Consider a career assessment to clarify direction that finds the intersection of your skills and experience with real jobs.
Architect your story and brand yourself; be your own best advocate.
Use effective networking etiquette.
Without the infrastructure of professors, colleagues, career and other campus services, many college grads do not know where to start. They need to set realistic and attainable goals, have a clear and executable job plan and understand the job search process.
Mitler adds: “The vast majority of students are not taught these job search tools in college and truly don’t know what to expect during those first few months as a college graduate, particularly when moving back and living in their parents’ home.” Adds Tipograph: “Students can successfully make the transition from living away from home, graduating, then living back at home while searching for a job if they understand and respect the new house rules (which may not be ones they lived by while at college). Parents can do the same, transitioning and making the adjustment from ’empty nester’ to living with an independent college grad. They need to understand the changed group dynamics of living together again; shifting to their new roommate status. And these Boomer and Gen X parents need to understand looking for a job today is vastly different than it was for them.”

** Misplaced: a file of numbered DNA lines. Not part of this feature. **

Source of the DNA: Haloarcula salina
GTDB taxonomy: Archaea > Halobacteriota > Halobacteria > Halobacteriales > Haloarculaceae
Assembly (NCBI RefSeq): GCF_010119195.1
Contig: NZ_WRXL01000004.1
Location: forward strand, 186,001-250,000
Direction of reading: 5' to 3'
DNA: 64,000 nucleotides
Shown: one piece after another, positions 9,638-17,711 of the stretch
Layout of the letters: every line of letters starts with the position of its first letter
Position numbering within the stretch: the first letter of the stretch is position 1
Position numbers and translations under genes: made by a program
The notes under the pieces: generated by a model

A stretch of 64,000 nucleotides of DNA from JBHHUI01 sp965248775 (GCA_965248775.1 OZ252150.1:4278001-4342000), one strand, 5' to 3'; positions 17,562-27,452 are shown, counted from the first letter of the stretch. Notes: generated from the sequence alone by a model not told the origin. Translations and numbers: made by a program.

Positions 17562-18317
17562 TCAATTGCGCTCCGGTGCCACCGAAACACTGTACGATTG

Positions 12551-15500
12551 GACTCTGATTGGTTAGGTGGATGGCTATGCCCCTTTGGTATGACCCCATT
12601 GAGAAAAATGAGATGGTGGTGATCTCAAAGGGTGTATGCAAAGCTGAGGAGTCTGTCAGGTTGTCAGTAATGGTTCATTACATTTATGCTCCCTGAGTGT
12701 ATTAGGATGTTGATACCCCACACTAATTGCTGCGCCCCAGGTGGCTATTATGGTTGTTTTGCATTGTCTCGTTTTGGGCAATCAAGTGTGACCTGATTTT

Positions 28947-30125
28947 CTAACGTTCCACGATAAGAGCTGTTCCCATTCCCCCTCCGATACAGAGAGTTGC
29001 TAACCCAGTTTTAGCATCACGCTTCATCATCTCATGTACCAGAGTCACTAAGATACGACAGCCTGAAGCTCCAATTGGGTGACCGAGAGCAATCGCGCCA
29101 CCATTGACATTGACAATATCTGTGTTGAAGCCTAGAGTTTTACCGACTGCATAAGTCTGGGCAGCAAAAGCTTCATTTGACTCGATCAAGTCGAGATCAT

*Survey Source: Brokerage firm TD Ameritrade
Early Stage Careers, LLC
Based in New York City, Early Stage Careers (www.EarlyStageCareers.com) works exclusively with college students, recent graduates and Millennials in transition; and they understand the unique challenges and needs of a young adult initiating his/her career.
Co-founders, Lesley Mitler and Jill Tipograph, parents of Millennials, have combined their many years of complementary experiences and developed a hands-on, customized, internship and career-launching process that has been proven successful repeatedly for their clients. They work one-on-one with students or recent graduates nationally and internationally to help them transition successfully from college to career, and find meaningful internships and/or their first jobs — turning this uncertain time into a productive process that’s both enlightening and constructive. The company also works with parents throughout the coaching process. In addition, Early Stage Careers also offers a highly-personalized Concierge Service. They will travel to meet clients for in-person coaching and advice, including their college or university.
By focusing their interests, coursework, and talents, the duo team of Mitler and Tipograph guides students/graduates to get the “right experiences” that will act as stepping stones in their career. Through customized action plans, they help grads understand their strengths, teach them how to become their own best advocate, and how to network effectively. They teach life-long skills that do not expire. Early Stage Careers empowers them to leverage connections and grow their contacts exponentially, providing access to an informal job market – to help them get hired.